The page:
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one - Lifelong learning and the generation of human and social capital

Published online by Cambridge University Press:  01 September 2022

Elisabet Weedon
Affiliation:
University of Edinburgh
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Summary

Introduction

This book takes a retrospective and prospective look at the contribution of lifelong learning to economic growth and social cohesion across Europe. It draws on comparative data from the EU Sixth Framework Project ‘Towards a Lifelong Learning Society in Europe: The Contribution of the Education System’ (LLL2010), which ran from 2005 to 2011 and involved 12 European countries and Russia. The countries participating in the project allowed for contrasts to be drawn between the experiences of old member states located in Northern and Western Europe and new member states in Central and Eastern Europe. Throughout the book there is a focus on the part played by lifelong learning in challenging social exclusion, which takes very different forms in old and new member states. The Eastern European post-communist countries experienced considerable change in the early 1990s with the collapse of the Soviet Union and the transition from planned, state-regulated economies to less regulated economies and labour markets. This led to increases in unemployment and also a dismantling of existing social institutions such as child-care and adult education networks. By 2007, all the LLL2010 post-communist countries had joined the European Union (EU). This provided access to funding in a range of areas, including lifelong learning, and obligations to increase participation rates. The economy of the EU was buoyant until mid-2007, but was subsequently hit by successive waves of financial crisis that threaten the progress made in widening access to lifelong learning opportunities across Europe. At the time of writing (December 2011), the ongoing economic crisis raises fundamental questions about the political and social goals of the EU, particularly the feasibility of harmonising social and education policy across member states. While some countries, such as Germany, are arguing for greater fiscal and social integration, other countries, such as the UK, are seeking to repatriate powers from Europe, particularly in areas such as employment and training. The forward momentum of the European project is clearly faltering, raising the possibility that the high-water mark of European integration has been achieved, with implications for many aspects of education and social policy, including lifelong learning.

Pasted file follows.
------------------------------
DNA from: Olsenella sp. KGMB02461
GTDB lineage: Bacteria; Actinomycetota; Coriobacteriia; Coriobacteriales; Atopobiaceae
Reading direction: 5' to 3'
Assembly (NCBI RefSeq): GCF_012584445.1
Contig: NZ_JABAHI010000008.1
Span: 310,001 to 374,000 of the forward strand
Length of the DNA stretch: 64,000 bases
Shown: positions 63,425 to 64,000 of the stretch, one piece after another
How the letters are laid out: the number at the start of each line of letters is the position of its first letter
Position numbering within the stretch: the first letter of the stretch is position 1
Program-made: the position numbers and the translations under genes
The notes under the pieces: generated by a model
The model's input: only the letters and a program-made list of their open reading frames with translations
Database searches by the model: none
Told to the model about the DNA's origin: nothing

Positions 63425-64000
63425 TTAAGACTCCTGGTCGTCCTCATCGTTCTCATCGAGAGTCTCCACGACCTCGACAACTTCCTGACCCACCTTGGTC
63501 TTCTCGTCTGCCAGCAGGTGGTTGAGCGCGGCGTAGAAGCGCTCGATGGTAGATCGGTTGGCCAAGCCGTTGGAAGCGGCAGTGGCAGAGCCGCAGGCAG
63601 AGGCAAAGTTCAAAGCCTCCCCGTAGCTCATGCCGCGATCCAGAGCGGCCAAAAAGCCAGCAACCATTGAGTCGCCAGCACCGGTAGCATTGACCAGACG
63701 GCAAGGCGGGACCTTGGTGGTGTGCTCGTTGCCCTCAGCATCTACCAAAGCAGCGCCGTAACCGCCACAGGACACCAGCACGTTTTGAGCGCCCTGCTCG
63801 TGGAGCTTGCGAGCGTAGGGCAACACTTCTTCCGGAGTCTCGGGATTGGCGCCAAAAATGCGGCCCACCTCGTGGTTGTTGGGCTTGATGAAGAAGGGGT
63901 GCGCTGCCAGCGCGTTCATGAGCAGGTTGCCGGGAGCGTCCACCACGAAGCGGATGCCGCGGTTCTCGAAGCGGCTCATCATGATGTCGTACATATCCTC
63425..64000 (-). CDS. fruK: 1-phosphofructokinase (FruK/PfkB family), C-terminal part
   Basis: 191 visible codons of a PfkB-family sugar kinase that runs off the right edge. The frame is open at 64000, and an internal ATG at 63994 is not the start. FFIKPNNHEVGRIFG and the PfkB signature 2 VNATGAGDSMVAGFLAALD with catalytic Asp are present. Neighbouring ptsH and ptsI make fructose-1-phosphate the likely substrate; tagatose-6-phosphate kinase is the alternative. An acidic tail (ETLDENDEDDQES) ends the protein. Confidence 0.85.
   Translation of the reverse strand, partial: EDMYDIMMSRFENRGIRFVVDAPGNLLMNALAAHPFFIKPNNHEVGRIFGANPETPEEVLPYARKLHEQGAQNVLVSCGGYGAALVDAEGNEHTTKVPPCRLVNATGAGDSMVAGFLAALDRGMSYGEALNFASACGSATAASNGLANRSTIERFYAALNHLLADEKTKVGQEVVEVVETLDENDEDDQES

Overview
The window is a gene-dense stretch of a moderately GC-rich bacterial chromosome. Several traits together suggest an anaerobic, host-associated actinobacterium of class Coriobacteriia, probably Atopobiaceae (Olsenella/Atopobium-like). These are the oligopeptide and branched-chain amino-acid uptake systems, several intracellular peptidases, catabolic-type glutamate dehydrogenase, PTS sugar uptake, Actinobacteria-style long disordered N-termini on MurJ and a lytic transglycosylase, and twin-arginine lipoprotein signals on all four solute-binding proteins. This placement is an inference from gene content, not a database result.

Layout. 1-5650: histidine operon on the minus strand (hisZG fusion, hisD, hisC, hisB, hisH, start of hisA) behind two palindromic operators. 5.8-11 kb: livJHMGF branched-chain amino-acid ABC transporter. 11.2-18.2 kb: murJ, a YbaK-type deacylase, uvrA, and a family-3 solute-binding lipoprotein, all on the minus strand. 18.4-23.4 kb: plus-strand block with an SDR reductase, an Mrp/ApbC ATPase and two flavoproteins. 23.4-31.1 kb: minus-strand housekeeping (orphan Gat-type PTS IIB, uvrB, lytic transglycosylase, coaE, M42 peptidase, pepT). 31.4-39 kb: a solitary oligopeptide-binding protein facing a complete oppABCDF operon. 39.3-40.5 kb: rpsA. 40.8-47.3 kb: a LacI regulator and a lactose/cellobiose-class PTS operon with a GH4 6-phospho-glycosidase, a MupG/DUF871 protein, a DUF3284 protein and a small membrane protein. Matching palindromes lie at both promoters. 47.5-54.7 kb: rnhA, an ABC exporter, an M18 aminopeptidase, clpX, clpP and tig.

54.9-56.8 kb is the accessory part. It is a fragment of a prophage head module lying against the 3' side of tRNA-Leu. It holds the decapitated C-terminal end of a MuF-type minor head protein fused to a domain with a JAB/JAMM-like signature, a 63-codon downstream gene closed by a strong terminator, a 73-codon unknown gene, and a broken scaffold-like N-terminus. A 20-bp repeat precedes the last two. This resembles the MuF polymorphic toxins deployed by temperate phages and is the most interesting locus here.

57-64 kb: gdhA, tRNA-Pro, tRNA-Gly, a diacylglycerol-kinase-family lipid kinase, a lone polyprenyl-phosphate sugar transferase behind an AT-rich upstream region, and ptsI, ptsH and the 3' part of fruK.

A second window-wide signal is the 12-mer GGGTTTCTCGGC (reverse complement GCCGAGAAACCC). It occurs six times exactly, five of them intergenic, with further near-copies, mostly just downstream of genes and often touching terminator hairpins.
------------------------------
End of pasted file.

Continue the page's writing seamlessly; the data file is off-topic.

In this introductory chapter, we set out the broad problematic of the book, which explores how lifelong learning is understood and enacted across Europe and how this is changing over time.

Type
Chapter
Information
Lifelong Learning in Europe
Equity and Efficiency in the Balance
, pp. 1 - 16
Publisher: Bristol University Press
Print publication year: 2012

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